Azadi, which has remained the primary slogan of the protests in the Kashmir valley, is now a Pan-India anthem against oppression. Azadi has its space everywhere, from the protest against the Citizenship Amendment Act (CAA), protest in Jawaharlal Nehru University, or a famous Bollywood song with the same name. In her new book, Azadi – Freedom, Fascism, Fiction, Arundhati Roy tends to reflect upon the meaning of Azadi. What does it mean?
Roy’s career forms the foundation of the book, as her career has been extraordinary. Engulfed in criticisms and controversies, Roy has written both fiction and political essays, primarily dissent. The first book by Roy, the God of Small Things, won her the Man booker prize in 1997 and stirred up the raging debate on obscenity. It was a description of a sexual encounter between Syrian Christian, Ammu and an untouchable, Velutha in her novel, which resulted in the slammed cases of obscenity against Roy. However, it is not just these cases that have kept Roy in controversies, but rather her activism which includes solidarity to the Kashmir Valley protests, questioning the hanging of Afzal Guru, or castigation of Prime Minister Narendra Modi for the communal riots of Gujarat. But, what does Azadi deliver? Is it fiction, a political essay, or an act of activism?
Azadi is spread across nine essays; some of them are delivered lectures, and the rest already published opinion pieces of Roy in different magazines and newspapers. The first essay adopts Pablo Neruda’s question – ‘In what language does rain fall over the tormented cities?’ The first essay of Roy echoes from the history of India, while her last essay, The Pandemic is a Portal, is about the ongoing scourge of the novel Coronavirus.
Language, Rain and Graveyards
Once she finds herself seated between a vice-chancellor and a poetry professor in a college lecture hall, Roy recalls this incident. Seated on the left of Roy, the vice-chancellor whispered to her to continue political essay and not spend too much time on fiction. However, on the contrary, seated on the right, the professor of poetry asked, “When will you get back to writing fiction?”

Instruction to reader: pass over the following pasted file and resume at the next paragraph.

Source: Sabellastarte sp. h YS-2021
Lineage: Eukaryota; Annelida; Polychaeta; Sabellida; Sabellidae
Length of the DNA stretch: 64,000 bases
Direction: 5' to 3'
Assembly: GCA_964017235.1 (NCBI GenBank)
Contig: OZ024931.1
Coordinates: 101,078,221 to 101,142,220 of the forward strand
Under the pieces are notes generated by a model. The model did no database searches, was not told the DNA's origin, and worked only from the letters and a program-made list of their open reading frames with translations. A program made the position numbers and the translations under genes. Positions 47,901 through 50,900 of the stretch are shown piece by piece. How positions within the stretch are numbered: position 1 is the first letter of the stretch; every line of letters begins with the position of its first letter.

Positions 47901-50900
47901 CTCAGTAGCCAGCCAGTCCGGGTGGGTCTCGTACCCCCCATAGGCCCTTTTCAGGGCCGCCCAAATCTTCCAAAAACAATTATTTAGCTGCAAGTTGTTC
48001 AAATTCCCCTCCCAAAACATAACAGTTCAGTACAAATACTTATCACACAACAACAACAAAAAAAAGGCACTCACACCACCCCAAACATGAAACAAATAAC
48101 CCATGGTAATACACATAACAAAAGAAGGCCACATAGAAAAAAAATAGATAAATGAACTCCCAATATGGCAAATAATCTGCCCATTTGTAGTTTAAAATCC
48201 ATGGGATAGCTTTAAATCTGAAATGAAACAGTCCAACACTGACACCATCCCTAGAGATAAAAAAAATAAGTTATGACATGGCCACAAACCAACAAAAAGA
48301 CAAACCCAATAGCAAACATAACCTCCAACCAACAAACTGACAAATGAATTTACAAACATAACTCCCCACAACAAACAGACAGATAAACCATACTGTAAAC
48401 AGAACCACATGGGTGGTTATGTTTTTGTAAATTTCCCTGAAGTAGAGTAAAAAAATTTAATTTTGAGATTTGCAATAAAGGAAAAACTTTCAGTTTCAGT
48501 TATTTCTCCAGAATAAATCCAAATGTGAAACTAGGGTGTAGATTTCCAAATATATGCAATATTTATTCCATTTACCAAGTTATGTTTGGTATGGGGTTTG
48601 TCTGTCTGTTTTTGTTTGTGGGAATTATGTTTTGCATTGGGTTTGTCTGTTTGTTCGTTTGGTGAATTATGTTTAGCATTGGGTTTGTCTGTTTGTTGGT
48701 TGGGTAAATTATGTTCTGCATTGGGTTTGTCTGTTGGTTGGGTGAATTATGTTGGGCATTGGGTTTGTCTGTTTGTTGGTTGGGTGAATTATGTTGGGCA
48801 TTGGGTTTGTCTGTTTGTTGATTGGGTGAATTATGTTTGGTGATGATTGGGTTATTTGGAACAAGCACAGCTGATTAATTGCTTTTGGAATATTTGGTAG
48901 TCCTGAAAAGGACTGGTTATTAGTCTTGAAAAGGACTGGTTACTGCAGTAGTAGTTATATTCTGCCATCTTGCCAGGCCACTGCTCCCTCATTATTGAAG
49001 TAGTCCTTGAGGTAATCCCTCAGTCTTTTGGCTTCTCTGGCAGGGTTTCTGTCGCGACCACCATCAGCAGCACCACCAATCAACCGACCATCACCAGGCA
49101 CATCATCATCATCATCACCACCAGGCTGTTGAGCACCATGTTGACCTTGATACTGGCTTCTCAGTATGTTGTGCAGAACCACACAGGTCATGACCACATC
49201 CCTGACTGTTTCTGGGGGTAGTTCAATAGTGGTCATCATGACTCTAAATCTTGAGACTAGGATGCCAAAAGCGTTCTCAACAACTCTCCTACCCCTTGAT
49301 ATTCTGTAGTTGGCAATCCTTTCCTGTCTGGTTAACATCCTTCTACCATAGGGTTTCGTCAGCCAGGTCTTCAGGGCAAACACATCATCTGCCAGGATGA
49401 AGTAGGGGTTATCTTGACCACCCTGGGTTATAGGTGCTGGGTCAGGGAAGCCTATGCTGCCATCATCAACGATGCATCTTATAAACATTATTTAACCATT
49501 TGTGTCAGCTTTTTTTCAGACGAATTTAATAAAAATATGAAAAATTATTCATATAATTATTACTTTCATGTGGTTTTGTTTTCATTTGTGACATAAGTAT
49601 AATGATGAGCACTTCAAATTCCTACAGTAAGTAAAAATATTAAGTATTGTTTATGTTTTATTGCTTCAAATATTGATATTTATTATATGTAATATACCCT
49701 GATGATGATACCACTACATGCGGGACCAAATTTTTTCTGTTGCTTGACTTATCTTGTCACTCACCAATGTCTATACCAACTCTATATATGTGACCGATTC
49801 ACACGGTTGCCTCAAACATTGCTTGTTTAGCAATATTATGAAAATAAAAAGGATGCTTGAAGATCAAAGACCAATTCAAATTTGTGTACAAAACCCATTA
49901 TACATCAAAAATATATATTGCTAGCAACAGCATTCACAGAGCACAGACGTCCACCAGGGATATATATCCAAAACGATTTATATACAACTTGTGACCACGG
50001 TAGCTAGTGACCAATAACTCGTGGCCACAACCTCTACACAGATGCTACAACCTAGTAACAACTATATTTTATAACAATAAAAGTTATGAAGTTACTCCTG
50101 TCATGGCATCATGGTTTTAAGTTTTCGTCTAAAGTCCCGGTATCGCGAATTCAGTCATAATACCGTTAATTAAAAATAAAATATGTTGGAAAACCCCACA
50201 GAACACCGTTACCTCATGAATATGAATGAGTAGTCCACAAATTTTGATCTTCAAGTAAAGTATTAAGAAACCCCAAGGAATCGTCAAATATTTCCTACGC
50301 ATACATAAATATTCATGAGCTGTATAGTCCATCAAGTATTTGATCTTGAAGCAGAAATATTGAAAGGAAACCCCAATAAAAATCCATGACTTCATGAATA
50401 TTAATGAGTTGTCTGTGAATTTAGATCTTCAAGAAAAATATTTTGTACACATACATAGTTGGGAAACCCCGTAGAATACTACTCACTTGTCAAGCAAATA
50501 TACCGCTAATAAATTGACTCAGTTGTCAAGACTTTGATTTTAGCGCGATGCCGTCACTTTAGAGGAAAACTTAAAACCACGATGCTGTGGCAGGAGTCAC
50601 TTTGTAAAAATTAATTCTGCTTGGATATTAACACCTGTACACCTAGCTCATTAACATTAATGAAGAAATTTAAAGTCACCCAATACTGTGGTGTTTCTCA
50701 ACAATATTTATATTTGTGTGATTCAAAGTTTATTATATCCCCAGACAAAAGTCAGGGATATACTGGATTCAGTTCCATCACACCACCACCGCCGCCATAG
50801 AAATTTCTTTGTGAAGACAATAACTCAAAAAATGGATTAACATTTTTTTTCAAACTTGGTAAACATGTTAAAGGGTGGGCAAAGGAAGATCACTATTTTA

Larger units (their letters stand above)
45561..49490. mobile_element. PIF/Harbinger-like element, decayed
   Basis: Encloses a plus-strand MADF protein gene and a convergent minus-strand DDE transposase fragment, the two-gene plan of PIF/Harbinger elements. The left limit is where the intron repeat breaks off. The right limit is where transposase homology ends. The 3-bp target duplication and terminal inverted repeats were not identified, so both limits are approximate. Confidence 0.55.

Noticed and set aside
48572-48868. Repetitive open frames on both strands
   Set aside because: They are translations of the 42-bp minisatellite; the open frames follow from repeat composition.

This incident is essential, as it carves Roy’s image as an author of fiction and a political commentator. Roy explains that fiction is a slow-cooked language that gave her freedom, but dissenting essays are desperate responses to political changes. The first essay of Azadi seems to be something between fiction and political commentary. It attacks the notion of – one nation, one religion, and one language. It whittles the story of Anjum, who was assaulted in the Gujarat riot. Simultaneously, it questions the legitimacy of bottling down India from pluralism to a singular unit, of a language, or religion. Perhaps, ONE. Is this the identity of India? Roy questions. This essay instills the idea of questioning the aggressive nature of circumscribing the freedom to choose and speak in a majoritarian state. As Roy puts it, Azadi is about - Kashmir, freedom to criticize, freedom to move, and the right to live.
Problem of Rhetoric
Apart from the essays, In what language does Rain Fall over the tormented cities?, and The Graveyard Talks back, the book loses its touch of fiction and fails to bring out something new, not impelling the readers to think beyond daily criticism of the majoritarian government. Few essays like Election Season in a Dangerous Democracy and There is Fire in the Ducts, the System is Failing, are mere opinionated fact telling. At some point in time, it seems like a collection of news headlines from the past few years, forwarded rhetorically. The rhetoric talks, in only what and who; it fails to answer why. Why has the politics of nationalism unfolded in India? Why is there a rise in the occurrence of mob lynching against minorities? Why is Narendra Modi considered as the ‘Hindu Hridya – Samrat’ by the Hindutva nationalists (as Roy describes him)? And most importantly, why is there an urgent need for this book?
In one essay, Intimation of an Ending, Roy tries to link climate urgency with the annexation of Kashmir and the National Register for Citizens (NRC). According to her, India’s response to climate urgency is annexure of Kashmir to secure rivers that run along the valley and NRC to create graded rights of citizens, which will help the government when the resources run dry. This link of climate urgency with that of Kashmir and NRC is far-fetched and is quite a paradox. In the last essay, The Pandemic is a Portal, Roy blames the government for not foreseeing the impact of the novel Coronavirus and jeopardizing the lives of millions, which is a valid criticism. However, it is then a paradox to consider that the government is considering climate urgency to create graded citizenship and annexation.
Unlike The God of Small Things, Azadi is not an exceptional contribution. Leaving a few essays, it is an iteration of already present facts. Perhaps on the bits of advice given by the vice-chancellor and the professor of poetry, Roy must not listen to either of them and instead focus on fiction and political essays, just like the first one - In what language does rain fall over the tormented cities?
The author is a law student based in Jabalpur. He can be reached at @shaileshwar21